I haven’t traveled abroad since my children were born. Even so, I often struggle when cultures collide. Today, it’s within the borders of my own home, when my own values conflict with the cultural microcosm of my preschool children. Wearing pants, for example, is a value that is not shared by the youngest members in this household. We are constantly debating over what is OK to eat, throw, and climb as I help my children learn to navigate life in our family and the culture at large. My dream is that someday my adult children will neither eat stray Cheerios from the floor nor stand on top of their dresser: cultural assimilation at its best.
When I was in college, I spent a summer teaching English in China. One tenet of Chinese culture, we learned, was the idea that the smallest unit of survival is the family unit. Although I tried to be open-minded, I just couldn’t fully grasp this belief. As much as I liked my family, I reasoned that it was possible for me to go out on my own and build a lean-to in rural Montana, surviving on bugs and jackrabbits and wild berries. (Ok, honestly, probably not. But my lack of survival would be due to the fact that I possess no wilderness skills. Are jackrabbits even native to Montana?) Anyway, perhaps not me, but surely someone could survive on their own.
My one-year-old son is a great sleeper. When he’s tired, he finds his favorite things – his blankets, his stuffed owl, and his pacifier – and he snuggles into my shoulder. It’s bliss. Sometimes he actually laughs out of happiness as we approach his crib, and he falls asleep without fussing. But if we’re anywhere but home, he has a terrible time. He fights sleep with every bit of his tiny being until he succumbs out of sheer exhaustion, hours past his bedtime. We’ve tried everything we can think of, but it is a very difficult and traumatic experience for him.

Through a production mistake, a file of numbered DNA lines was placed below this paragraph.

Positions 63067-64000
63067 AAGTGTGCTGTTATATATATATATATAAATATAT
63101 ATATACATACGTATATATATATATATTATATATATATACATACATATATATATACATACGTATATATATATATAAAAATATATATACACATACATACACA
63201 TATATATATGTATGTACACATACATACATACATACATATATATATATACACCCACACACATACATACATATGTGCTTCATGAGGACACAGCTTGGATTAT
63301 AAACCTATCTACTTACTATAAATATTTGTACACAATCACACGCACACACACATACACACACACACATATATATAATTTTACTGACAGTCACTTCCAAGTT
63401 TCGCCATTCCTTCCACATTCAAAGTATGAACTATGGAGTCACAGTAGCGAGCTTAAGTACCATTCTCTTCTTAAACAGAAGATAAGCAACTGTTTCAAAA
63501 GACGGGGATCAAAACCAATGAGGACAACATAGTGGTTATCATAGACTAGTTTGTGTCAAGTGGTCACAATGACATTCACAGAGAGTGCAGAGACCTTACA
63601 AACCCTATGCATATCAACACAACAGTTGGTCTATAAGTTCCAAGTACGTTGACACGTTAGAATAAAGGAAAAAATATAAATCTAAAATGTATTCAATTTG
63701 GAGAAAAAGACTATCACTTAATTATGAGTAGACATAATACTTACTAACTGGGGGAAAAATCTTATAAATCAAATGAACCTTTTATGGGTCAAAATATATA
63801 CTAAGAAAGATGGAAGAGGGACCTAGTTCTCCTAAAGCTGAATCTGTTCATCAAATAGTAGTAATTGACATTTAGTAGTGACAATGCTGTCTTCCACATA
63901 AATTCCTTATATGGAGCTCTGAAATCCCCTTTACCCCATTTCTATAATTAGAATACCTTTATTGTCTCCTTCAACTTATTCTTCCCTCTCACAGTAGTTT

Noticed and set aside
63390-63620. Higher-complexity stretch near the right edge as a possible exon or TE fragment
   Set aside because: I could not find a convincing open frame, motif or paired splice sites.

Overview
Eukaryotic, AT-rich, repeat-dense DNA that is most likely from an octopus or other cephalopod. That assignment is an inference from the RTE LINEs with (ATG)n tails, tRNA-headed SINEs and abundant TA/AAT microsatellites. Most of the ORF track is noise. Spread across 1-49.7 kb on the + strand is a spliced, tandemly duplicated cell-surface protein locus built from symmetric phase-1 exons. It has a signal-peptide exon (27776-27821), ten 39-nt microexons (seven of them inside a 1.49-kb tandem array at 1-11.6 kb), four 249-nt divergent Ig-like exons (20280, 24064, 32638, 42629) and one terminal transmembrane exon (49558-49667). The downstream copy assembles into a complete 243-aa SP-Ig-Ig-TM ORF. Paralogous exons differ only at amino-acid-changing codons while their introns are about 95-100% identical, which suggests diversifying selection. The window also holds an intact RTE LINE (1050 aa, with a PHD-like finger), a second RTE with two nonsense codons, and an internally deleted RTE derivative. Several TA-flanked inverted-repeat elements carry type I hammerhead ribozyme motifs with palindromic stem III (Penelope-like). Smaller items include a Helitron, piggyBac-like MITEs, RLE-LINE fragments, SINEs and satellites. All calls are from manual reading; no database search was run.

While traveling last month, we tried tucking him in the same bed as his three-year-old sister. He whimpered a little, but we could hear them talking quietly, and eventually they both fell asleep. A few hours later, he woke up, sobbing and disoriented. I went in to reassure him; I told him he was safe and he could lay down and go back to sleep. He saw his sister sleeping soundly and crawled to her end of the bed. He curled up next to her, so close that their foreheads touched, and fell asleep.
The smallest unit of survival is the family unit. I get it now. Sometimes, survival means lean-tos and wild berries. And sometimes, survival means having a person who shelters you when you are sobbing in the dark. Sometimes, survival means resting in the warmth of the people who love you, forehead touching forehead, breathing in each other’s breath until, finally, you find rest.